Analysis Services via HTTP

May 30, 2008

UPDATED: Added more information on permissions.

It is pretty common policy to seperate data servers from web servers.  Microsoft may be making headway with making IIS more secure, but IT departments commonly forbid having the two on the same production server.

Microsoft has provided us with a very simple tool to use in this situation.  They call it the Analysis Services Data Pump.  This ISAPI extension has existed (I think) since SQL 2000, but I recall it had a different name.  It is a dll hosted by IIS that takes server requests on HTTP and forwards the requests to the Analysis Server.  The server responds to the dll with results and the results are forwarded back to the requestor.  Here is the link to the article that explains how to set it all up: http://www.microsoft.com/technet/prodtechnol/sql/2005/httpasws.mspx.

The only thing I would add is that the article has a lot of different directories they reference:  D:\tmp\isapi and C:\InetPut\wwwroot and C:\wwwroot.  All of these should be the same place.  I don’t see any reason that you couldn’t just create a virtual directory in IIS that points directly to %InstallPath%\OLAP.2\OLAP\bin\isapi so that you don’t have to make another copy of the dll.  The only reason I can think to make a copy is that it would isolate you from being affected by an update to SQL server if you didn’t want the file to be updated without you testing it.  I still don’t know if this is enough of a reason to make a copy.  Don’t forget that if you don’t copy into the wwwroot directory, you’ll need to make sure your access permissions are correct.  Anything that goes in the wwwroot folder, IUSR automatically has access to it.  If you don’t put it in there, (and you use anonymous access) you’ll have to give IUSR permission to the folder where it is.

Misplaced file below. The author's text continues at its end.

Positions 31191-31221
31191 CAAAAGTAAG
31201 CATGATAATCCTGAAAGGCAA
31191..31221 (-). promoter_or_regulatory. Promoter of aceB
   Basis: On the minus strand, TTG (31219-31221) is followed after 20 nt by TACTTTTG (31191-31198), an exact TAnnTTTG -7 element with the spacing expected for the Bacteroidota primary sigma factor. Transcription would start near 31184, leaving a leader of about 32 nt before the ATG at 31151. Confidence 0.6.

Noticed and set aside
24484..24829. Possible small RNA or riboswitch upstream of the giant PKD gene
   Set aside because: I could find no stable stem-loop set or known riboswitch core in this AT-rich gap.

I just set it up and it works great and was very easy to do.  If you work in an environment where port access requests are difficult and a web server already has HTTP ports open, this might be a good solution.


Getting Connected

May 22, 2008

I’ve been spending a little time getting my online presence all linked together.  Twitter feed showing on my blog, Twitter updating my Facebook status, FriendFeed hooked up to Twitter, Facebook, and Yelp!…  I’ve also started to invest some time in keeping Twitter up to date and this has started to return rewards for me.

I’m really starting to get into being connected to folks via the internet.  At one point I thought that computers and networks were driving people apart – instead of going down to someone’s desk to ask a question, send an email.  But I’m discovering that once you plug into a network of people on line be it with Twitter or Facebook or Yelp or wherever, these services are allowing us to become more connected with people around us – people geographically close and people far flung.

It takes some work, but the investment in maintaining a social presence online until critical mass is met, is to me well worth it.


TDWI Salary Survey

May 21, 2008